Two Heinekens into a lazy afternoon in October 2000, James Hong, a 27-year-old dotcom refugee from Mountain
View, CA, was listening to his roommate, Jim Young, a Berkeley graduate student in electrical engineering, wax on about a woman he had spotted at a party the previous weekend. Young, also 27, insisted she was a “perfect 10.”
Hong didn’t believe him. His roommate had a thing for “goth” while Hong’s own tastes were more Abercrombie & Fitch.
What the world needed, they agreed, was a metric to reliably rate someone’s looks.
So they built Am I Hot or Not?, a site that let users rank from 1 to 10 the relative hotness of someone in a photo. Almost immediately it became a viral sensation. At first, the two generated revenue through advertising, but during the dotcom bust they pivoted, transitioning into a matchmaking site with subscriptions. InApril 2001, they instituted a $6 per month fee to join “Meet Me,” figuring it was cheap enough to qualify as an impulse buy. In its first month it generated $25,000 in revenue and by year’s end it brought in $600,000.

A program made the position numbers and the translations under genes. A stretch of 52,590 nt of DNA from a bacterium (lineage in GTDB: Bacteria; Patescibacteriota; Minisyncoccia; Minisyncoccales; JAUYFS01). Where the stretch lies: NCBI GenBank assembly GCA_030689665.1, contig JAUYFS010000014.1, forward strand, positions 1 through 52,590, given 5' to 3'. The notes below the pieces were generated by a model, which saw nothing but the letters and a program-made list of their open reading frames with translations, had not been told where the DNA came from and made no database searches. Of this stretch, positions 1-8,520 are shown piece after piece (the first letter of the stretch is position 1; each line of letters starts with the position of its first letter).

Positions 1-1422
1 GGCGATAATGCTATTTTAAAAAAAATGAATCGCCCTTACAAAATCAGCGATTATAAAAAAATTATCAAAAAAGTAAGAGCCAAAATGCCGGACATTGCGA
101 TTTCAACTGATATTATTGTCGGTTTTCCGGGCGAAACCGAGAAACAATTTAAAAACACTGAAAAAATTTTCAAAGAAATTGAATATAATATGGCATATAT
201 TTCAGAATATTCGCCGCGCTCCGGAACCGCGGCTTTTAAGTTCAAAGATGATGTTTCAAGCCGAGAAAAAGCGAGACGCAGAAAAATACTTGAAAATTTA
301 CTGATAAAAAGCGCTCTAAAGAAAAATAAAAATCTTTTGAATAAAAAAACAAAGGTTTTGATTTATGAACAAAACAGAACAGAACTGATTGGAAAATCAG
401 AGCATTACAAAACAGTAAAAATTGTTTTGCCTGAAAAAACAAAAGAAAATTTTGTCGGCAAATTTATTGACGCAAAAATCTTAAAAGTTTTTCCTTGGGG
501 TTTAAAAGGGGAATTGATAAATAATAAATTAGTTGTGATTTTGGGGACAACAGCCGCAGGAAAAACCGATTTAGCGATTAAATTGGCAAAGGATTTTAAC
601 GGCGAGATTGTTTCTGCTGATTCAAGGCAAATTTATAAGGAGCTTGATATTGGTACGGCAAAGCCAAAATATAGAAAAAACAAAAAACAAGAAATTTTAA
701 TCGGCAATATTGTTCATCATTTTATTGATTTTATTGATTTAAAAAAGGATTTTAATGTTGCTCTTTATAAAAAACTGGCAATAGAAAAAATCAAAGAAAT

Seven and a half years after launch, they sold HotorNot for a reported $20 million, and now the site–at least as it was–no longer exists. But here’s how it looked back in 2001, and an interview with Hong which proves that the right pivot can score you a date.ALP